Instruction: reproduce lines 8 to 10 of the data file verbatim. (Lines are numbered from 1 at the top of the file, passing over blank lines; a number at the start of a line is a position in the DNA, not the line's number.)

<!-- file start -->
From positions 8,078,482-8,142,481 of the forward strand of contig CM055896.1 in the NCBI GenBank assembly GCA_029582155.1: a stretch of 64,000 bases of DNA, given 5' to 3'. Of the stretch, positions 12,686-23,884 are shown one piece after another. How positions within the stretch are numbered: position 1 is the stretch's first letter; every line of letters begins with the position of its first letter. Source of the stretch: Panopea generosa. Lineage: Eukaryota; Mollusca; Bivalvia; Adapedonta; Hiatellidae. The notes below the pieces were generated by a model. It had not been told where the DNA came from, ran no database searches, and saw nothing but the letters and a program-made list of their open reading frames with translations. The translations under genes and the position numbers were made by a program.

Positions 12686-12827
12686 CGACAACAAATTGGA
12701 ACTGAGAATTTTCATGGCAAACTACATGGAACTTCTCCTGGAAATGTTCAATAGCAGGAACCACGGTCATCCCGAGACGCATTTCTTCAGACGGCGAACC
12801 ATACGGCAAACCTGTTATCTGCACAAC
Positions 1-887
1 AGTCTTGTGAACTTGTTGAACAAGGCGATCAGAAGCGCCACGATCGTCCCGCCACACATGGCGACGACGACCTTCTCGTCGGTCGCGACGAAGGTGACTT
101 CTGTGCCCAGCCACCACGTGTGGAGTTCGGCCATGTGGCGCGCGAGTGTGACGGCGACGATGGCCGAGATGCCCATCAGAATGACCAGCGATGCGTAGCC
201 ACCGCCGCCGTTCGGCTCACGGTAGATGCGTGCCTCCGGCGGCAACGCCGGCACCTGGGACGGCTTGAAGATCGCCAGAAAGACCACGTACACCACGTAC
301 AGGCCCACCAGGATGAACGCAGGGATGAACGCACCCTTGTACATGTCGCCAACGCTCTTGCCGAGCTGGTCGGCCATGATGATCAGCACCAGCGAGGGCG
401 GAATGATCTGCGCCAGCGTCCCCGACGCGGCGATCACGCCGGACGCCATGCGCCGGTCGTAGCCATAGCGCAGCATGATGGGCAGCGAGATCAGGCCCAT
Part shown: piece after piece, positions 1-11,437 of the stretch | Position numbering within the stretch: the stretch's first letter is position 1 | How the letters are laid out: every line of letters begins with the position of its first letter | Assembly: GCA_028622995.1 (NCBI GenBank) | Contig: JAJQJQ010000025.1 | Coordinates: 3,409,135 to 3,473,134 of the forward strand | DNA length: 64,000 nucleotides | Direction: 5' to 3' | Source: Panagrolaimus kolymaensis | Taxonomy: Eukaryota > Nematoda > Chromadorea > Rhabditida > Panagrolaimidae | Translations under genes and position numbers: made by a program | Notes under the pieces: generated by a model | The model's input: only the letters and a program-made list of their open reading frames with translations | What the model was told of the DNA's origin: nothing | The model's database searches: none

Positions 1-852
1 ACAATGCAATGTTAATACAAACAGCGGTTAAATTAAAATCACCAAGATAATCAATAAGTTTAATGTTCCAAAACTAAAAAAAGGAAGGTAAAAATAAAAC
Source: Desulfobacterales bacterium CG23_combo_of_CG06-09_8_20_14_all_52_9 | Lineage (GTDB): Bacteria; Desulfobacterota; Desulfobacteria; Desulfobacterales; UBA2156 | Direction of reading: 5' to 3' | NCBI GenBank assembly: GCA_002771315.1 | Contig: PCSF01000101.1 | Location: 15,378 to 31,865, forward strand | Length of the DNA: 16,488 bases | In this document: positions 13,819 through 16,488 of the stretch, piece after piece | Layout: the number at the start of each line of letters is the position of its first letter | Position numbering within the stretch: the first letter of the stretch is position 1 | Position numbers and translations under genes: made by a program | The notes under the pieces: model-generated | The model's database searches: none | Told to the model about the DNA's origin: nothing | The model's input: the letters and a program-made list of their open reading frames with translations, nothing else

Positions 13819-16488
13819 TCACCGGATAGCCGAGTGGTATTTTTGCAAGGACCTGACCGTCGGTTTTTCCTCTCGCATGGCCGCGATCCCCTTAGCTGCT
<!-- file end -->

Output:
101 CTGTGCCCAGCCACCACGTGTGGAGTTCGGCCATGTGGCGCGCGAGTGTGACGGCGACGATGGCCGAGATGCCCATCAGAATGACCAGCGATGCGTAGCC
201 ACCGCCGCCGTTCGGCTCACGGTAGATGCGTGCCTCCGGCGGCAACGCCGGCACCTGGGACGGCTTGAAGATCGCCAGAAAGACCACGTACACCACGTAC
301 AGGCCCACCAGGATGAACGCAGGGATGAACGCACCCTTGTACATGTCGCCAACGCTCTTGCCGAGCTGGTCGGCCATGATGATCAGCACCAGCGAGGGCG